Abstract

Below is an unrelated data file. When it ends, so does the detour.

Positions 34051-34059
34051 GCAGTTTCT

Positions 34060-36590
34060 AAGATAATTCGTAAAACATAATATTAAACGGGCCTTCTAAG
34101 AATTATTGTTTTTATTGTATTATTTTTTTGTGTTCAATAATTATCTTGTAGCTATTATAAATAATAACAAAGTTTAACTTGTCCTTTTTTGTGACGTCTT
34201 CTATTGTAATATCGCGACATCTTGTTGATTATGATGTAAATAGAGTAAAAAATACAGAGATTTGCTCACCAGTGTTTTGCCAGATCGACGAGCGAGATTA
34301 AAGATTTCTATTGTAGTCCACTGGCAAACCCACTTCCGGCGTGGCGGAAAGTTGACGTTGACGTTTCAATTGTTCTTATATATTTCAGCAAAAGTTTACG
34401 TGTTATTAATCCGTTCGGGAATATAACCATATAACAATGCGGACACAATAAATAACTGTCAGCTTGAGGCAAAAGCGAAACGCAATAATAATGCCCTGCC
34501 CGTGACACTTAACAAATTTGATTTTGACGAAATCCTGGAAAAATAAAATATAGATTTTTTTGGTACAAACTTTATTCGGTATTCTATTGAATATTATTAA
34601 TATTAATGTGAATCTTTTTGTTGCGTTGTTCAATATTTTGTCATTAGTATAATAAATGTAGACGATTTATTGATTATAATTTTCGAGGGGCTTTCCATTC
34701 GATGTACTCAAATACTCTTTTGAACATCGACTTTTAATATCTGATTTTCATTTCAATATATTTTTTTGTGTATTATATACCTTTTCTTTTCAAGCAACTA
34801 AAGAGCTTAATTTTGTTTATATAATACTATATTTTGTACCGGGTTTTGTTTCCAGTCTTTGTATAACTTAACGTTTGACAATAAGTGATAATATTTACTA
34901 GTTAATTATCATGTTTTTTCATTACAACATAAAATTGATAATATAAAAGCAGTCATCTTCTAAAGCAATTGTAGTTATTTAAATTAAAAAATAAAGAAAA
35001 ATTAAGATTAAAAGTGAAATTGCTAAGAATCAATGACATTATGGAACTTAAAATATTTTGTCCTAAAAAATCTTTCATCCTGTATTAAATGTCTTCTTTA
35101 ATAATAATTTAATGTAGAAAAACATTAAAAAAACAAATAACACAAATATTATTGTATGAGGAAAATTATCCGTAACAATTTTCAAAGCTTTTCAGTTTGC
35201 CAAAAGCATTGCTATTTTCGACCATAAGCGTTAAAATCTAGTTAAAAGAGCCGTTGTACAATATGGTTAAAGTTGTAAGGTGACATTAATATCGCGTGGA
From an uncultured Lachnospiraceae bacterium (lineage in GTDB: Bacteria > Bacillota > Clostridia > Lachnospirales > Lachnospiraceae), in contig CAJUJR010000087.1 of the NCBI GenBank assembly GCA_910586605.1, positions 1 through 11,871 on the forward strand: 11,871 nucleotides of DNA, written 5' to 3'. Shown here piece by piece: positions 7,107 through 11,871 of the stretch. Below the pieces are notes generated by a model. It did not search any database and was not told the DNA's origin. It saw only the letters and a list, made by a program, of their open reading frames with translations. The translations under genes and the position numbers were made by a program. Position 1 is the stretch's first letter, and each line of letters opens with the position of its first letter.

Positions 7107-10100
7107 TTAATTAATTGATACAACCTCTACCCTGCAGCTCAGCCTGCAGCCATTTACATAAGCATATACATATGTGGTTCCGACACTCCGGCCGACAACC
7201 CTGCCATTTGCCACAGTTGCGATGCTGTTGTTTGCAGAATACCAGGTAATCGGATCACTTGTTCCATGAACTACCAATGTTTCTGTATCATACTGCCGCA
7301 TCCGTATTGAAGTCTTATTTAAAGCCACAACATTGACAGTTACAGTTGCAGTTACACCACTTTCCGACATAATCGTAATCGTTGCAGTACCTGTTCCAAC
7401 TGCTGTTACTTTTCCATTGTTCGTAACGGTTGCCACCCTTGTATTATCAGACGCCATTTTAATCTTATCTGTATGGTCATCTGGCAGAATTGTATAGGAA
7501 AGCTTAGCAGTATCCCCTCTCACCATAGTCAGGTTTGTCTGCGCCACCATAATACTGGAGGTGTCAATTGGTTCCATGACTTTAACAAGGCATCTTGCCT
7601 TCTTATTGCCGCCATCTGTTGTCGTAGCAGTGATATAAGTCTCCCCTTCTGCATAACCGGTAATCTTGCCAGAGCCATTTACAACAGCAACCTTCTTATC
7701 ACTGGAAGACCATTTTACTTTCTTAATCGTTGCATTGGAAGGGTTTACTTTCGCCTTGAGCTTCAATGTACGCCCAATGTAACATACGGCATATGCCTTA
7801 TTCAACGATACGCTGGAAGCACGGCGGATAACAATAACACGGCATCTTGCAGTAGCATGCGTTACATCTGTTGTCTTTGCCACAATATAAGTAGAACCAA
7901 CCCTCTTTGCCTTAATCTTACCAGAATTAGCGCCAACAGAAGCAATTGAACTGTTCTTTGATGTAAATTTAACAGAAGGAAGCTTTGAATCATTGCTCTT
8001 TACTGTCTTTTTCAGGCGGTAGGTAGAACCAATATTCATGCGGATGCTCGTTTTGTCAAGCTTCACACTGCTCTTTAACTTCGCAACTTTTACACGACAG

Several lines of evidence support kilometer-scale upward migration of fluids in the Gulf of Mexico Basin: discharge of hypersaline brines at the sea floor; long-term, natural hydrocarbon seeps and microseeps; gas chimneys; lead-zinc mineralization in salt dome cap rocks; and allochthonous brines in Cenozoic sediments. We explore the hypothesis that upward fluid transport in geopressured sediments is caused by buoyancy-driven propagation of isolated methane-filled fractures. In other words, instead of fluid migrating along a fixed network of interconnected pores or fractures, fluid enclosed within an isolated fracture is transported upward by hydrofracturing the mechanically weak geopressured sediments. Thus, the fluid-filled fracture propagates upward through the sediments. Hydrofracture is driven by the pressure difference (buoyancy) between the enclosed methane and the surrounding sediments. Our results show that methane-filled fractures with half-lengths of a few meters should propagate upward through geopressured sediments with velocities of hundreds of meters per year or higher. As methane-filled fractures increase in volume and decrease in density with decreasing confining pressure, they develop the potential to entrain and transport more than 1000 kg/m3 of oil or brine. Methane-filled fractures should propagate to the surface unless they are trapped beneath a layer that has high fracture toughness, such as salt, or are absorbed when they intersect a permeable (>10 md) sand layer.

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